When Marina Abramovic Dies examines the extraordinary life and death-defying work of one of the most pioneering artists of her generation, and one who is still at the forefront of contemporary art today. This intimate, critical biography chronicles Abramovic's formative and until now undocumented years in Yugoslavia, and tells the story of her partnership with the German artist Ulay - one of the twentieth century's great examples of the fusion of artistic and private life.
Abramovic and Ulay started out living in a Citroen van, touring Europe and making "relational" performances that explored their symbiotic (and often painful) relationship. In their final performance, after twelve years of collaboration, the two walked toward each other from opposite ends of the Great Wall of China until, after ninety days, they met in the middle and said goodbye.
In one of many long-durational performances in the renewed solo career that followed, Abramovic famously lived in a New York gallery for twelve days without eating or speaking, nourished only by prolonged eye contact with audience members. It was here, in 2002, that author James Westcott first encountered her, beginning an exceptionally close relation between biographer and subject. When Marina Abramovic Dies draws on Westcott's personal observations of Abramovic, his unprecedented access to her archive, and hundreds of hours of interviews he conducted with the artist and the people closest to her. The result is a unique and vivid portrait of the charismatic self-proclaimed "grandmother of performance art".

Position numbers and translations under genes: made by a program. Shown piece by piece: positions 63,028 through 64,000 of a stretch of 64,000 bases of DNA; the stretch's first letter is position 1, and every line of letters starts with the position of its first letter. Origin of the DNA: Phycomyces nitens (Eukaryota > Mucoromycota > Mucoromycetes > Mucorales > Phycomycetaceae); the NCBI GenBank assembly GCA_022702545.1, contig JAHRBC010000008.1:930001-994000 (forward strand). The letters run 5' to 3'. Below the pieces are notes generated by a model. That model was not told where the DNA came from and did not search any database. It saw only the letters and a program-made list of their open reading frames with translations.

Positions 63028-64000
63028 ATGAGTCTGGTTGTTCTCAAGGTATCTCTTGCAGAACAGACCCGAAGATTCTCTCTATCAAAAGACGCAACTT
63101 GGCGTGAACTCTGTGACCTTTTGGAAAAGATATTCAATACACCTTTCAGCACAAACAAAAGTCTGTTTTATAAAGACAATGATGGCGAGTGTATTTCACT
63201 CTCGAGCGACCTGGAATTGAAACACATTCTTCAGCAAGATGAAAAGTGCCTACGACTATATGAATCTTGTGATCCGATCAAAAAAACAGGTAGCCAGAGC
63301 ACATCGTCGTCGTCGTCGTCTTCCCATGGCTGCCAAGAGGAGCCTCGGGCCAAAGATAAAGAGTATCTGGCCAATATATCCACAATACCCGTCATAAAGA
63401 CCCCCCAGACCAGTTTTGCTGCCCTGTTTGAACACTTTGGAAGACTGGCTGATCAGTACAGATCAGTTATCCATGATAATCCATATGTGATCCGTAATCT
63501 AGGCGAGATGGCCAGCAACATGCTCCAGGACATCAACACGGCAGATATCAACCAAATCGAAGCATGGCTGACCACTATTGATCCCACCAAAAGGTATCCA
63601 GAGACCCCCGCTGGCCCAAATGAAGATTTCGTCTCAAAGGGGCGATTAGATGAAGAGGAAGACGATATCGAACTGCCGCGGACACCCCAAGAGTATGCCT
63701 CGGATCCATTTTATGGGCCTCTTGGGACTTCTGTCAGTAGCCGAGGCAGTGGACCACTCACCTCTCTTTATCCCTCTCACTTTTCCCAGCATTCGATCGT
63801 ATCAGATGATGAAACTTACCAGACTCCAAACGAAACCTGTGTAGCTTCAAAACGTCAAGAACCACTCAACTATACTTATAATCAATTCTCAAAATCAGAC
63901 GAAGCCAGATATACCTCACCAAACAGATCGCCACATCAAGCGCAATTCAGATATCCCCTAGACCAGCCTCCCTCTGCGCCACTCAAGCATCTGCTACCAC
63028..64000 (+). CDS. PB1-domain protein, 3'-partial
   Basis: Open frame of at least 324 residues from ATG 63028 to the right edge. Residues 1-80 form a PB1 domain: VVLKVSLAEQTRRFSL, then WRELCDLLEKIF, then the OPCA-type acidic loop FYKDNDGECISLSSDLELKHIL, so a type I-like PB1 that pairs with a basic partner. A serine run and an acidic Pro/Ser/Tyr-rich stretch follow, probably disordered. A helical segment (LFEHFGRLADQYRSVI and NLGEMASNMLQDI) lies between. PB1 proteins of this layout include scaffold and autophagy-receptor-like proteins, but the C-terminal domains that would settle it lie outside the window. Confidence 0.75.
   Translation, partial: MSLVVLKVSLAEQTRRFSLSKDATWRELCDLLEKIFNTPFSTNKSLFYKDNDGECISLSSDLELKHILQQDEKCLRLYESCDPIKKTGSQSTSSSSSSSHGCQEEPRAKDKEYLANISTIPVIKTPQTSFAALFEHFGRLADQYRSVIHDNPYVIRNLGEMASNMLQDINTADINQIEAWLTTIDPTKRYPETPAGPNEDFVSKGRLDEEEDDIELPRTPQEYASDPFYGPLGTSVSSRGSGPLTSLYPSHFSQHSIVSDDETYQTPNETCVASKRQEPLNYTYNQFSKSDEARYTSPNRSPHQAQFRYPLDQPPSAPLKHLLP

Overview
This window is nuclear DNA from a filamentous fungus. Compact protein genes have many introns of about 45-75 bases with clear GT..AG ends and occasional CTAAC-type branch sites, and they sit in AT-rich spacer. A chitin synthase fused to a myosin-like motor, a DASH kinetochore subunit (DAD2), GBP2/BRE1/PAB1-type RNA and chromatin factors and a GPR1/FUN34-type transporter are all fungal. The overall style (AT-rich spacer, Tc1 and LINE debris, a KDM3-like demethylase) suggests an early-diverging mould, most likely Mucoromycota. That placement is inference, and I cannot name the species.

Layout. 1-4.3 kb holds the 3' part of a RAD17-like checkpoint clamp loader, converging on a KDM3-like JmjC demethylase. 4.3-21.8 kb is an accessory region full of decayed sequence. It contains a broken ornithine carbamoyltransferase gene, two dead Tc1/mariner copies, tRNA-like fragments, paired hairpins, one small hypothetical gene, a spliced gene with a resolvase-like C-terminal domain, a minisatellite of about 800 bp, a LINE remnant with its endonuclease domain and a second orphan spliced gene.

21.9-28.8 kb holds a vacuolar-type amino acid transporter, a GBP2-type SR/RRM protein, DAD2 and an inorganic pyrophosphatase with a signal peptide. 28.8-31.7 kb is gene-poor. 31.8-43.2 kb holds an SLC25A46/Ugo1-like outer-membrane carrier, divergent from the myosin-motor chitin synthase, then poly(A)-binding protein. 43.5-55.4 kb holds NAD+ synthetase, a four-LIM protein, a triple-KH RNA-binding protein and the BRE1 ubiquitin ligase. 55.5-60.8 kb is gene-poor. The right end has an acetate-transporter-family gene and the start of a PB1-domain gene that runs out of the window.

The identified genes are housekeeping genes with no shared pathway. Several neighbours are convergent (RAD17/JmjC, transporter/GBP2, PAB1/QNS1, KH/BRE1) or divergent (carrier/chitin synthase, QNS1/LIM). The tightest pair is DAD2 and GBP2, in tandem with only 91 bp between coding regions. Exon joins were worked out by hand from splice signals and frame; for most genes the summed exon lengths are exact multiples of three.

The MIT Press, London, 2010, 326 pages, 100 black and white illustrations throughout, 18.5 cm x 23.5 cm.
This title has been recommended by Tehching Hsieh who is a Patron of the Live Art Development Agency.
Read more here...
4 Boys [for Beuys] came about thanks to an invitation by the artist Emily Underwood-Lee to the ‘Storytelling and Activism’ symposium at the University of South Wales in April 2015....
Since 2010 the world has witnessed new ways of assembling, which may not have led to the political changes many had hoped for, but have proved hugely significant. This book...